According to this week's Time cover story, the new thing in science is epigenetics, which is basically the study of how having a cigarette will destroy your unborn children, grandchildren, and great-grandchildren.
Time's John Cloud kicks off the piece with a description of research in the awesomely named Swedish parish of Overkalix. Back in the nineteenth century, Overkalix had unpredictable harvests, and its residents endured some years of starvation only to enjoy others in which they totally stuffed their faces. But going from normal eating to gorging turned out to affect not just Overkalixians (Overkalices?) but their children and grandchildren — those whose ancestors pigged out during abundant years died earlier than average. The difference was apparently stark — researchers say that after they controlled for socioeconomic variables, grandsons of boys who had just one gluttonous winter lived 32 years shorter than those whose ancestors ate less.
The sheer magnitude of the difference makes me a little skeptical, and it's hard to believe that the researchers were able to control for all variables that affected children living over a hundred years ago. Still, Cloud presents some other evidence that environmental influences can affect not only our genes but those of our offspring. Fruit flies exposed to a certain drug get weird eye growths that last for a staggering 13 generations, and roundworms that eat a certain bacteria can become "dumpy" — and give rise to 40 generations of dumpy young. According to one study, the sons of men who started smoking before age 11 had higher BMIs than sons of men who didn't — though Cloud's extrapolation that these boys will probably die earlier as a result seems questionable.
How does all this work? Basically, some environmental force causes a cluster of four atoms called a methyl group to attach to a certain spot on a gene, changing its expression. Cloud explains,
[I]f the genome is the hardware, then the epigenome is the software. "I can load Windows, if I want, on my Mac," says Joseph Ecker, a Salk Institute biologist and leading epigenetic scientist. "You're going to have the same chip in there, the same genome, but different software. And the outcome is a different cell type."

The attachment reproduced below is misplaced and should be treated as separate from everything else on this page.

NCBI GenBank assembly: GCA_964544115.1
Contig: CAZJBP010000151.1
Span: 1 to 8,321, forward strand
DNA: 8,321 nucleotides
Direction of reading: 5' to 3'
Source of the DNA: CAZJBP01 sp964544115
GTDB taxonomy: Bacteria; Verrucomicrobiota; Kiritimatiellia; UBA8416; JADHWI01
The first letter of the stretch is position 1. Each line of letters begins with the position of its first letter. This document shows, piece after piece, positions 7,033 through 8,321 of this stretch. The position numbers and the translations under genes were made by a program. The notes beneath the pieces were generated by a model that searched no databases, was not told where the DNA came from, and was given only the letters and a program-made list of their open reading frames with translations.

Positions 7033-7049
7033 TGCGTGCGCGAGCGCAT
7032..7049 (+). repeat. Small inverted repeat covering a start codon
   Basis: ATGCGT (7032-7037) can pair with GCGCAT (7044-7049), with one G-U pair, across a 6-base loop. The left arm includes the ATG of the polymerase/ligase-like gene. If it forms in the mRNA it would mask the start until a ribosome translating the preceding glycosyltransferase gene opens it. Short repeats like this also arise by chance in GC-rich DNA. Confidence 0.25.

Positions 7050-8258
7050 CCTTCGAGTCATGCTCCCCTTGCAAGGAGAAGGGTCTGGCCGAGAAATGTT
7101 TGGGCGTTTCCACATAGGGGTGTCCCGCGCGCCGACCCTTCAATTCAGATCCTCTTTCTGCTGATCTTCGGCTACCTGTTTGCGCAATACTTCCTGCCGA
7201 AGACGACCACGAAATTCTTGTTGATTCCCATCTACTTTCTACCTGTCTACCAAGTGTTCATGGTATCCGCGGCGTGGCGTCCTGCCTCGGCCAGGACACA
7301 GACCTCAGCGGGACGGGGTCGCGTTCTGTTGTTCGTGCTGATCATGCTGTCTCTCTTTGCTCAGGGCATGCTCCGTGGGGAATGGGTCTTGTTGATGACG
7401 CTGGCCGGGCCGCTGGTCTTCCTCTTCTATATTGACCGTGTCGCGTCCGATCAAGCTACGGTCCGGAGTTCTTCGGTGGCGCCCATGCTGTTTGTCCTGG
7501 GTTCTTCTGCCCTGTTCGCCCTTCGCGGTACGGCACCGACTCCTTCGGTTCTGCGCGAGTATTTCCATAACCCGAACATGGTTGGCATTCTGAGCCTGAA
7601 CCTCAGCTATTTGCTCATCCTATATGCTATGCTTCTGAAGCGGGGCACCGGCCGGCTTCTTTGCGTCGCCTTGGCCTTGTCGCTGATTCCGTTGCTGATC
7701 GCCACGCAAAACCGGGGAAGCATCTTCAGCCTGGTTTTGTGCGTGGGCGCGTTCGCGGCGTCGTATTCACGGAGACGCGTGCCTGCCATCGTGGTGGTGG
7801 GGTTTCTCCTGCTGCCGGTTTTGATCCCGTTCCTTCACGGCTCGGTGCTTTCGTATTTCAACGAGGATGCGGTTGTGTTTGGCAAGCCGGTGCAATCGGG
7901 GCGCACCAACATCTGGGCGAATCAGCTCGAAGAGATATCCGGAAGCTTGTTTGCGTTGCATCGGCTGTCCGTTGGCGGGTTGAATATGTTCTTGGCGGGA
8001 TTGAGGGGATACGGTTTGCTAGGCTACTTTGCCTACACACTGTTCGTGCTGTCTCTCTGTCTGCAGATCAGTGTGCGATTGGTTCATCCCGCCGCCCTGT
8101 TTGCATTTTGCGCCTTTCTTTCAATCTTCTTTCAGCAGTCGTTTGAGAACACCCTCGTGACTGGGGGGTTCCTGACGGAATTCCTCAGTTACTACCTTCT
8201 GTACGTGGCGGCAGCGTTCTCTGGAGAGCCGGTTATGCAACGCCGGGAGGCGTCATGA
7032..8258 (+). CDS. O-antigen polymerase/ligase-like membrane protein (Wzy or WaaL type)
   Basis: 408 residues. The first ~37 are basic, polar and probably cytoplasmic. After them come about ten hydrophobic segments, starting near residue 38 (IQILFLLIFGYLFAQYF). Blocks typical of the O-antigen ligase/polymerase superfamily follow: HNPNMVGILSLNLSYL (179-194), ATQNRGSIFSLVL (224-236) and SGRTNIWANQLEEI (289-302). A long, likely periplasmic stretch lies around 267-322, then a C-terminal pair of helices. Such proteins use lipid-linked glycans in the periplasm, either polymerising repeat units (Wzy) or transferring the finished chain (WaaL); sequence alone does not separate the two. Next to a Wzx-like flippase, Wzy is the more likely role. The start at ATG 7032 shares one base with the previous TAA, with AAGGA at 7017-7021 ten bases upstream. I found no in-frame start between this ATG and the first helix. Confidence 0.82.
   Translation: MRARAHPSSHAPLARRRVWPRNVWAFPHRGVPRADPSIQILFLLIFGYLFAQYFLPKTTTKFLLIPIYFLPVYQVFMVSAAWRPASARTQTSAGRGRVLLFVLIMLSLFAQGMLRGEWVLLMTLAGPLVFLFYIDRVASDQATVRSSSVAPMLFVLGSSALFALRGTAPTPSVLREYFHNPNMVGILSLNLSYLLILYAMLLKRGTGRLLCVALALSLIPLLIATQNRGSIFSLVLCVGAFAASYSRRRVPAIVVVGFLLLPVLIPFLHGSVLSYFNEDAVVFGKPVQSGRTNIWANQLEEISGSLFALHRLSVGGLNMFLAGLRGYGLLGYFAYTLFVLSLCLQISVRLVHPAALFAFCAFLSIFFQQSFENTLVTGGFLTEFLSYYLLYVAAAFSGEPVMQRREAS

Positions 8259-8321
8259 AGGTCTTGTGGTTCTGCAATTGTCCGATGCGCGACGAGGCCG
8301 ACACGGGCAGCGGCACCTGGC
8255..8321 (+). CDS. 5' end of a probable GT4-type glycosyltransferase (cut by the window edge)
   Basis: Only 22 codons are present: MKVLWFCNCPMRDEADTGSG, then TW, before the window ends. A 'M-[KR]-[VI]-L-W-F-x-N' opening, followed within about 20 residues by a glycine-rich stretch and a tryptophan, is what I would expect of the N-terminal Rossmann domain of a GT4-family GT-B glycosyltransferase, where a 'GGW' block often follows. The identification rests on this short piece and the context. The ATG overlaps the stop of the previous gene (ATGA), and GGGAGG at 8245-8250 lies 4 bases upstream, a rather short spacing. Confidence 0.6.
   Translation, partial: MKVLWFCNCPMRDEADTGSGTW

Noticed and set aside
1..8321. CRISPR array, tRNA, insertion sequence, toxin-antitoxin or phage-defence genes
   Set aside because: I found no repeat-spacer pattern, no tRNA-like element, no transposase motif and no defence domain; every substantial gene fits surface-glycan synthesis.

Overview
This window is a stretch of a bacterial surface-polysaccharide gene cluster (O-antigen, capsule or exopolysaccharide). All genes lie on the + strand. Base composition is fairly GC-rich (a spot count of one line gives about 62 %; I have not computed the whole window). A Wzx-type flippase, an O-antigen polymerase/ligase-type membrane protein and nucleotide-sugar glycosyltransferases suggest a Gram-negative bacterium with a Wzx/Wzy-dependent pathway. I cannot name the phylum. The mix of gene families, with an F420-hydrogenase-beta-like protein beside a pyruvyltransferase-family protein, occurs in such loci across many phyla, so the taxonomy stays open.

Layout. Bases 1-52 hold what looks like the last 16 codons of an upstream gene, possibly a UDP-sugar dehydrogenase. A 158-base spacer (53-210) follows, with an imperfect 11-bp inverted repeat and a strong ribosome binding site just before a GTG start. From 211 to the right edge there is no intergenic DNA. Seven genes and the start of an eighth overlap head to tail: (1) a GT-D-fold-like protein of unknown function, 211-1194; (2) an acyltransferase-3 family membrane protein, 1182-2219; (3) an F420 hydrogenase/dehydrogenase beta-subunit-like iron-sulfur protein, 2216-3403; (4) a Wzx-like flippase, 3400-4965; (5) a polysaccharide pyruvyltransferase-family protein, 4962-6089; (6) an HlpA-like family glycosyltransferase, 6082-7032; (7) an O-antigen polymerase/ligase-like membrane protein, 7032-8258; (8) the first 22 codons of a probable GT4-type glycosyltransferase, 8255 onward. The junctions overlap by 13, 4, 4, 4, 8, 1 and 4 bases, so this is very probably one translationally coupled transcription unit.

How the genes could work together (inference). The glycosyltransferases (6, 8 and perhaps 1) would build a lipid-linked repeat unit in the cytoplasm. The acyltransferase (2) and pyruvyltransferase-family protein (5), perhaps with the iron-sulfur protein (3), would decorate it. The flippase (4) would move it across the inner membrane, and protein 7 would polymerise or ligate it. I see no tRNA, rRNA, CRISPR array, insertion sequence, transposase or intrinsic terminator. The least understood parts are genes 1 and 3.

In a way, this is distressing news. We've long been told that pregnant women can't smoke or drink or overeat or worry without doing irreparable damage to their children — now it appears that unless we want to curse the next thirteen generations of our offspring, we can't do these things ever. Without a way of reversing environmental effects, epigenetics seems like yet another source of health guilt. Nonetheless, Cloud concludes with this rather utopian thought:
For decades, we have stumbled around massive Darwinian roadblocks. DNA, we thought, was an ironclad code that we and our children and their children had to live by. Now we can imagine a world in which we can tinker with DNA, bend it to our will. It will take geneticists and ethicists many years to work out all the implications, but be assured: the age of epigenetics has arrived.
Epigenetic research has apparently yielded a treatment that moderately extends the lives of patients with certain rare blood diseases. But all the late-nineties hype over gene therapy has so far not lead to a medical revolution, and scientists haven't yet figured out a way to turn red wine into a magic longevity pill either. This is not to say that epigenetics doesn't hold promise, or that it isn't worth knowing how our lifestyles might affect future generations. Still, epigenetic research may not really illustrate "how bankrupt the phrase 'nature versus nurture' really is" (as science writer David Shenk claims) as much as it shows something that seems quite intuitive: that nature and nurture are intertwined. This might alter how we think about environment, health, and disease, and it might eventually lead to some new treatments. But for now, it won't really change how — or how long — we live our lives.
Why Genes Aren't Destiny [Time]